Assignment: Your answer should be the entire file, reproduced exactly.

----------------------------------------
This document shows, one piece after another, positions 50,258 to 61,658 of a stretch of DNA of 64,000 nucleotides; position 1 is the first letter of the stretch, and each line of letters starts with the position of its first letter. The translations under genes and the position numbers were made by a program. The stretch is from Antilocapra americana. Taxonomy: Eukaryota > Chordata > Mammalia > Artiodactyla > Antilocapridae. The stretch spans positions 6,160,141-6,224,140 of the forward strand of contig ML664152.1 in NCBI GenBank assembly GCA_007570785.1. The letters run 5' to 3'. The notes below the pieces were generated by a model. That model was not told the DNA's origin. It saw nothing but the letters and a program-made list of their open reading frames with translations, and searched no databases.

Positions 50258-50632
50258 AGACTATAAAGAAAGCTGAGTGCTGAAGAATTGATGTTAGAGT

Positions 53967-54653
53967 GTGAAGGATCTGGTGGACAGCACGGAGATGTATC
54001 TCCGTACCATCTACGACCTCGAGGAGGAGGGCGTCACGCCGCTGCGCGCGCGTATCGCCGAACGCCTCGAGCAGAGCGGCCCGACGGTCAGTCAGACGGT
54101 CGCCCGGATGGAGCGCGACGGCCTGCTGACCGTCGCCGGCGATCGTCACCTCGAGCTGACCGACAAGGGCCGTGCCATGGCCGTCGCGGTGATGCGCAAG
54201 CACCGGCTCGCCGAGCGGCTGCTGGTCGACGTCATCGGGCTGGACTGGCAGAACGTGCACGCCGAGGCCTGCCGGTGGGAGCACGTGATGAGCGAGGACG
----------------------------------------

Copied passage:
This document shows, one piece after another, positions 50,258 to 61,658 of a stretch of DNA of 64,000 nucleotides; position 1 is the first letter of the stretch, and each line of letters starts with the position of its first letter. The translations under genes and the position numbers were made by a program. The stretch is from Antilocapra americana. Taxonomy: Eukaryota > Chordata > Mammalia > Artiodactyla > Antilocapridae. The stretch spans positions 6,160,141-6,224,140 of the forward strand of contig ML664152.1 in NCBI GenBank assembly GCA_007570785.1. The letters run 5' to 3'. The notes below the pieces were generated by a model. That model was not told the DNA's origin. It saw nothing but the letters and a program-made list of their open reading frames with translations, and searched no databases.

Positions 50258-50632
50258 AGACTATAAAGAAAGCTGAGTGCTGAAGAATTGATGTTAGAGT

Positions 53967-54653
53967 GTGAAGGATCTGGTGGACAGCACGGAGATGTATC
54001 TCCGTACCATCTACGACCTCGAGGAGGAGGGCGTCACGCCGCTGCGCGCGCGTATCGCCGAACGCCTCGAGCAGAGCGGCCCGACGGTCAGTCAGACGGT
54101 CGCCCGGATGGAGCGCGACGGCCTGCTGACCGTCGCCGGCGATCGTCACCTCGAGCTGACCGACAAGGGCCGTGCCATGGCCGTCGCGGTGATGCGCAAG
54201 CACCGGCTCGCCGAGCGGCTGCTGGTCGACGTCATCGGGCTGGACTGGCAGAACGTGCACGCCGAGGCCTGCCGGTGGGAGCACGTGATGAGCGAGGACG